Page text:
Monday, 20 August 2018
Barker Electorate: Mount Gambier Airport
In this place we should always be focused on cost-of-living pressures. What I want to do tonight is update the House on how I was able to take a $3.5 million investment by the federal government into a regional airport in Mount Gambier and parlay that into very real and immediate cost-of-living savings for people in Mount Gambier and the wider Limestone Coast. It's a long story, a little complicated, so you might need to bear with me.
You would be aware of the Building Better Regions Fund. The most recent round was a $272 million competitive grant application process. Into that grant, with my encouragement and support—and, I will say, some guidance—the District Council of Grant, who are the owners and operators of the Mount Gambier Airport, made application for $3.5 million. They were seeking to leverage a similar sum, if not a bit more, from the state government, and some of their own funds to a development which would upgrade the Mount Gambier Airport.
Now, in the process of doing so, they sought the support of Regional Express. Regional Express operate the regular passenger transport service, the RPT, into and out of Mount Gambier from two ports, Melbourne and Adelaide. I'm sad to say that for a very long time—it predates even my time in local government in the south-east—there had been a strained relationship between Regional Express as the RPT provider into Mount Gambier and the District Council of Grant who own the airport. The reason for that had to do with the head tax. Some years ago the District Council of Grant took the decision to increase the head tax, against the advice of Regional Express. Regional Express were disinclined to support the application because the experience they had had in other places around this nation was that, whenever the federal or state governments made a contribution to capital at airports, they would quickly see thereafter an increase in head tax, which would eat into their profits, bearing in mind that Regional Express moved nearly a million people last year in terms of passenger movements, and made only $3 million before tax.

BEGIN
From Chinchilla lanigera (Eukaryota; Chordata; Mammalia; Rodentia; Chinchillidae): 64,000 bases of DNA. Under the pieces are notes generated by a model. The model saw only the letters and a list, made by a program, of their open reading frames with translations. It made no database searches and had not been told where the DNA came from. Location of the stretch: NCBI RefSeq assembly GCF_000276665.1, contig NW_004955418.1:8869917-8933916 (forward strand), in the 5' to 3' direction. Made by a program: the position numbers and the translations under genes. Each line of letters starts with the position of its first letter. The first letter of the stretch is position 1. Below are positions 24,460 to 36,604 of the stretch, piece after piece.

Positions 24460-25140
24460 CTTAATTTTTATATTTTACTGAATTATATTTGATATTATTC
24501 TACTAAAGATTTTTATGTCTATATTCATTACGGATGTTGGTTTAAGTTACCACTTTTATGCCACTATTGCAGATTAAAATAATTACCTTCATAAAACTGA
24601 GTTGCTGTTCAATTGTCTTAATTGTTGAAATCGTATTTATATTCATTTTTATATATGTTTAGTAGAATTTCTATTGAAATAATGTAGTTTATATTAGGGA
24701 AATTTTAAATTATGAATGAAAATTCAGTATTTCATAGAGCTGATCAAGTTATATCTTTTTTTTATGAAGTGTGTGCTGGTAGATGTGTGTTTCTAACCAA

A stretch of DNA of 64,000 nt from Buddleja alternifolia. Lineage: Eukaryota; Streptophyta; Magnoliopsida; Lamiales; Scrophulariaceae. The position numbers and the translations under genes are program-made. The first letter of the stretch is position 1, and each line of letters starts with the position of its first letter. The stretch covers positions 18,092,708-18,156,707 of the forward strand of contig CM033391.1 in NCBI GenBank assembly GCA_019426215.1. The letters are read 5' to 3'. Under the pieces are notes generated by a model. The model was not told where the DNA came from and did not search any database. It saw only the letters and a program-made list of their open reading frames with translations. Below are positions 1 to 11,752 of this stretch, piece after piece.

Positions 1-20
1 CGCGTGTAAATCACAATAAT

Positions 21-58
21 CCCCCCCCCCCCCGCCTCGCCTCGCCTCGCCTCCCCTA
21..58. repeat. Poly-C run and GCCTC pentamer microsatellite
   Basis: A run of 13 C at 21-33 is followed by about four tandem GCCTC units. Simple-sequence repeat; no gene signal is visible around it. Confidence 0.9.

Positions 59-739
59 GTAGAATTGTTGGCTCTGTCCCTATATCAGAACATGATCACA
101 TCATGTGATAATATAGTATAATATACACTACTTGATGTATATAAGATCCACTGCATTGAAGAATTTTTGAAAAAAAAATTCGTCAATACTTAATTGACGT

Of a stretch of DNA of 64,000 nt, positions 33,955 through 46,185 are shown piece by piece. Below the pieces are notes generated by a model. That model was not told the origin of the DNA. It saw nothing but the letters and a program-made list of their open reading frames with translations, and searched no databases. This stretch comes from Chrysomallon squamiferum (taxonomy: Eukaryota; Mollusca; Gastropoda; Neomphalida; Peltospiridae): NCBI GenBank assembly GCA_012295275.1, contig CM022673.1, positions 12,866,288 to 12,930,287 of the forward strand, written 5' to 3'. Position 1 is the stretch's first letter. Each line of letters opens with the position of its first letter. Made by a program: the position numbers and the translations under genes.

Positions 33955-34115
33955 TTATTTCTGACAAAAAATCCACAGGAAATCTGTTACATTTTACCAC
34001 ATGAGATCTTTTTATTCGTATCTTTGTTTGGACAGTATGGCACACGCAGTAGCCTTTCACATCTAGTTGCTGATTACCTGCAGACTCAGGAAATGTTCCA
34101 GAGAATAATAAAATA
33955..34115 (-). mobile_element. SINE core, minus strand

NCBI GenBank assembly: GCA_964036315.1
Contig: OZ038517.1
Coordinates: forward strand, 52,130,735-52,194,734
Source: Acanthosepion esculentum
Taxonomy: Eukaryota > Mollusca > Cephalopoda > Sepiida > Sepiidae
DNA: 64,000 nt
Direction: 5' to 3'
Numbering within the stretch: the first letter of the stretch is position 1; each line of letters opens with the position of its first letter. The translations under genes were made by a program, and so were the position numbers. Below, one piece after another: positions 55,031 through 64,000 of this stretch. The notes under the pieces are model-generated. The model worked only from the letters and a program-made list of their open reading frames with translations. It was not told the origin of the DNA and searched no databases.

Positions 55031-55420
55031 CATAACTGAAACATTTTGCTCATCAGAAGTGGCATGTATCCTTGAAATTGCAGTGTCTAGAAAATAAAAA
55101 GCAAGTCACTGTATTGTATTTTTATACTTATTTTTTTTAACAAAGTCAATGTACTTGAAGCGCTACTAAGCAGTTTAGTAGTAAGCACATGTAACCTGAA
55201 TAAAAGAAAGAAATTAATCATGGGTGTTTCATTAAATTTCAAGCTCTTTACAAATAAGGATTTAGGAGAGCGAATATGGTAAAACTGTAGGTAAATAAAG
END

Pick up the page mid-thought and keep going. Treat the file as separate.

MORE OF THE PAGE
Well, we secured the $3.5 million. And, immediately thereafter, I encouraged the District Council of Grant to attend a meeting which I convened in my electorate office in Mount Gambier, together with representatives of Regional Express. That included someone known to this place, the honourable John Sharp, who is chairman of Regional Express. At that meeting, Regional Express put a proposal to enter into a partnership for the betterment of the Mount Gambier community, to offer what has been called 'community fares'. I had no idea this might happen. In fact, it has been offered in communities—Orange, Albany and other places—and I had done some research with other colleagues in this place and I was told that it was a great experience, that it saw fares reduced in terms of cost and a significant upswing in terms of passenger numbers. In any event, this proposal for community fares was put to the District Council of Grant, and I'm pleased to say that, some weeks later, after careful consideration, the District Council of Grant accepted the offer. But what does it mean for cost-of-living pressures? Well, it means this: the cheapest flight you could get from Melbourne to Mount Gambier, or Mount Gambier to Adelaide, was $177 one way.
Now, in return for reducing the head tax by $2, Regional Express said they would match that $2 reduction, but, much more than that, they would take fares—community fares, if you like—from $177 down to $129, a saving on a return fare of $98. But it was more than that. They also indicated that, not only would they allow these fares to be purchased up to 30 days before departure; they would also open up every single ticket on the plane within 24 hours—cheaper flights, last-minute flights at cheap prices, savings for the community, a direct product of investment that the coalition made in the airport in Mount Gambier.